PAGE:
Snapshot from the Island: a perfect gem of wondrous minimal ambient sound art

Tibor Szemzo, Snapshot from the Island, Hungary, self-released, remastered vinyl LP (2020)

First released back in 1987 by the British label Leo Records, this album has been remastered and reissued by its creator, Hungarian sound artist / performer / film-maker Tibor Szemzo, on his own label. “Snapshot from the Island” really deserves to be better known than it currently is, as it features some amazingly evocative and mind-blowing music. The title track alone, a 24-minute ambient soundscape wonder performed on flutes and synth drums, and recorded live in 1986, all but leaves the more famous “Autobahn” recording by Kraftwerk a distant second in a flurry of dust with its call to listeners to join Szemzo and friends on a wondrous ride through imaginary lands of pure sound, buoyed by bouncy computer rhythms and a boppy-poppy beat. Choppy flutes mixed with twitchy synth drumming keep the ears (and eyes!) focused on that far distant point on the horizon rapidly coming towards us yet always still far away. The rhythms and drumming sound as if they really should be on some tropical Latino soundtrack dripping with humidity and the sweat of people dancing all night long yet they are all electronic and very airy, breezy and bracing. The track appears to divide into two parts with Part II featuring a slower, more snoozy introduction of repeating drone and long snaky lines of low-key gravelly noise. The birdlife and other animals inhabiting this universe express themselves noisily and insistently through Szemzo’s flutes and various studio effects; even the ambient insect background choirs make themselves heard at some point in the track though they inevitably are drowned out by the bigger and more flamboyant creatures.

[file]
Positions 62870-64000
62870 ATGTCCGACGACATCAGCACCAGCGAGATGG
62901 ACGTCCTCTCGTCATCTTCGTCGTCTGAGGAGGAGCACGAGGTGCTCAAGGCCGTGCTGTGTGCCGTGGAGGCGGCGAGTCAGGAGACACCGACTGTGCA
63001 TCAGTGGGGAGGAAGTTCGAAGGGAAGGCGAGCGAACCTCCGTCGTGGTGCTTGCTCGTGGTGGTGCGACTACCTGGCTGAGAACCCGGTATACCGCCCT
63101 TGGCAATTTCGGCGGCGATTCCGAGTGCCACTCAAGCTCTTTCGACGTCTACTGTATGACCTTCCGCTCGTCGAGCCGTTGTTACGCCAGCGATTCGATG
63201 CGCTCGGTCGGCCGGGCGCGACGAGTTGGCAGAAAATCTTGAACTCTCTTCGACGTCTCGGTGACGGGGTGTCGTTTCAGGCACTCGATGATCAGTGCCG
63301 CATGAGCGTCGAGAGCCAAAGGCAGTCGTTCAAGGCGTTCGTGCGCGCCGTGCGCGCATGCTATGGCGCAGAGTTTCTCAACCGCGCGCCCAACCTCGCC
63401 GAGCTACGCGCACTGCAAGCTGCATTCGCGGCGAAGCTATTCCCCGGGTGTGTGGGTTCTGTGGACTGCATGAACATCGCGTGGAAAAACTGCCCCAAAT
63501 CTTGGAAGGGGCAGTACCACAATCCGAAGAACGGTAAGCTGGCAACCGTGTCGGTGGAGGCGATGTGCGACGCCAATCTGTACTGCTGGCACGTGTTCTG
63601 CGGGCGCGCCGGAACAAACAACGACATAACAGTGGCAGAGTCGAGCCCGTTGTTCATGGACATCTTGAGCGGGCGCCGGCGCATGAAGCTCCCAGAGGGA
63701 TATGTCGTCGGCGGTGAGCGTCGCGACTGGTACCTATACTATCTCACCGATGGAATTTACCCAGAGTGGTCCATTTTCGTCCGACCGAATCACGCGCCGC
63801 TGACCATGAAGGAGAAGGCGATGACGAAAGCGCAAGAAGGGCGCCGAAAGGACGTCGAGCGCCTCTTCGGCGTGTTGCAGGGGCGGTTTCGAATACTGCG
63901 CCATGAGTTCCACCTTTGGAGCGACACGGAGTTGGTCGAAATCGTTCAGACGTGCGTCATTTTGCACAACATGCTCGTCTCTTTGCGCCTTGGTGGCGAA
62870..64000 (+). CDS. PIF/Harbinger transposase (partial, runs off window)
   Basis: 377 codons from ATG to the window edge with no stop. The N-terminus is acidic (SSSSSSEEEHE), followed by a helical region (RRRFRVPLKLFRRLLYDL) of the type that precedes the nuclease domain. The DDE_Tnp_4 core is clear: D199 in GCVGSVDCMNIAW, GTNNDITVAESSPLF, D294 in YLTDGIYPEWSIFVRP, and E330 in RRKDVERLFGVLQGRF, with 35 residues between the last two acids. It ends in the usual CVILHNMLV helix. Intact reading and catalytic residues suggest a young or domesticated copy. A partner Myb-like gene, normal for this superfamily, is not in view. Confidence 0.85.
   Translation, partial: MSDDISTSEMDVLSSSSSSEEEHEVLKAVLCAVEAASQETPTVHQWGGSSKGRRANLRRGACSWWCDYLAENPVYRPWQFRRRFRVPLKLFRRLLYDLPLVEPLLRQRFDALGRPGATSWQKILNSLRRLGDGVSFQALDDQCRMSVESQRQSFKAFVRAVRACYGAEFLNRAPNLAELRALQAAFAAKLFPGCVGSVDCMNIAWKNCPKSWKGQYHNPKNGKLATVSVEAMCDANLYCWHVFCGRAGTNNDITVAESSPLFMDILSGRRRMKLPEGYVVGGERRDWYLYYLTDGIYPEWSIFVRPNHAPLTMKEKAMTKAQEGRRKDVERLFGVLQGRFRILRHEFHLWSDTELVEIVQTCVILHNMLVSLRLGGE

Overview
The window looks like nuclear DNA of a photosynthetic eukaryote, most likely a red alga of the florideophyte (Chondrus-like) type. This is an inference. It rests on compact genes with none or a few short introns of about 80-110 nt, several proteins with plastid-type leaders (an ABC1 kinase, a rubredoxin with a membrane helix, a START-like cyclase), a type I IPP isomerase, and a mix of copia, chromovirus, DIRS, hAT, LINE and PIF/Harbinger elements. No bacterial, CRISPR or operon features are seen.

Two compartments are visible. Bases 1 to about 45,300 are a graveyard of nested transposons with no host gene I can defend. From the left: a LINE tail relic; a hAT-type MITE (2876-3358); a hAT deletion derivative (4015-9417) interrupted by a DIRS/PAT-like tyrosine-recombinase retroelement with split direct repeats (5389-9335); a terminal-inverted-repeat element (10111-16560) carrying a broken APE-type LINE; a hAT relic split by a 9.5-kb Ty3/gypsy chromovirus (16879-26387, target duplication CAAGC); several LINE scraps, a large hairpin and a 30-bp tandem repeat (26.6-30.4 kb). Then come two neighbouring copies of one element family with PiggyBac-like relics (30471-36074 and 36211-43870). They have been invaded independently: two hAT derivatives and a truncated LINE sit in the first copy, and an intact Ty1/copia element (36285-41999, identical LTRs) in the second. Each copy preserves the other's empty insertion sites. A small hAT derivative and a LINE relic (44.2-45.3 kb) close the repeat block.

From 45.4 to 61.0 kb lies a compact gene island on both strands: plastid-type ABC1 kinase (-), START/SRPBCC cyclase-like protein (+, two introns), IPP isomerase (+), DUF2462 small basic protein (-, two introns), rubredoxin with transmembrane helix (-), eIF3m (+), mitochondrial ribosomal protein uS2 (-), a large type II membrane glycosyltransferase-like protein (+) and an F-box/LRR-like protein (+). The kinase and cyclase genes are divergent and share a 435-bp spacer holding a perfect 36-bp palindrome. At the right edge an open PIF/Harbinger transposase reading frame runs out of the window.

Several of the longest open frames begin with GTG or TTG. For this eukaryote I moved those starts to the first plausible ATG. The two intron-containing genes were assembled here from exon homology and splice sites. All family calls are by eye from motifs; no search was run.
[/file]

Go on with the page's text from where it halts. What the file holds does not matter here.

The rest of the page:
Facing musical filler oblivion, the B-side tracks pipe up insistently and earn their own reward through sheer adventurous bravado. “Water Wonder No 2” is a brash, choppy piece with a punky character thanks to its rough flute textures that keep banging away at your eardrums for attention. Through its persistence, its hypnotic charms win you over and its rough sounds transform into a lovelier yet still spritely creature. Once it has you in its clutches, it takes you on a tour of cool soundscapes with clean sculptured lines all performed on flute. “Let’s go out and dance” is a smooth, laid-back piece that could be at home in an interstellar nightclub with a tropical paradise theme: its atmosphere is enticing and seductive, the sounds are exotic and filled with intrigue and mystery yet the music’s style is low-key and minimalist throughout. Flutes flutter and even shriek overhead while the bass melody takes its time wandering through the strange dance-club architecture and atmospheres.

Even after over 30 years the recording still sounds fresh and lively, and while the music and soundscapes are clearly of another time and place it does not sound at all old-fashioned. Each track has its own energy and spirit that enthrall this listener. The title track probably could have done with a bit editing for length in its second half, when the animals start to repeat themselves, but apart from that the album is a perfect gem of wondrous minimal ambient sound art.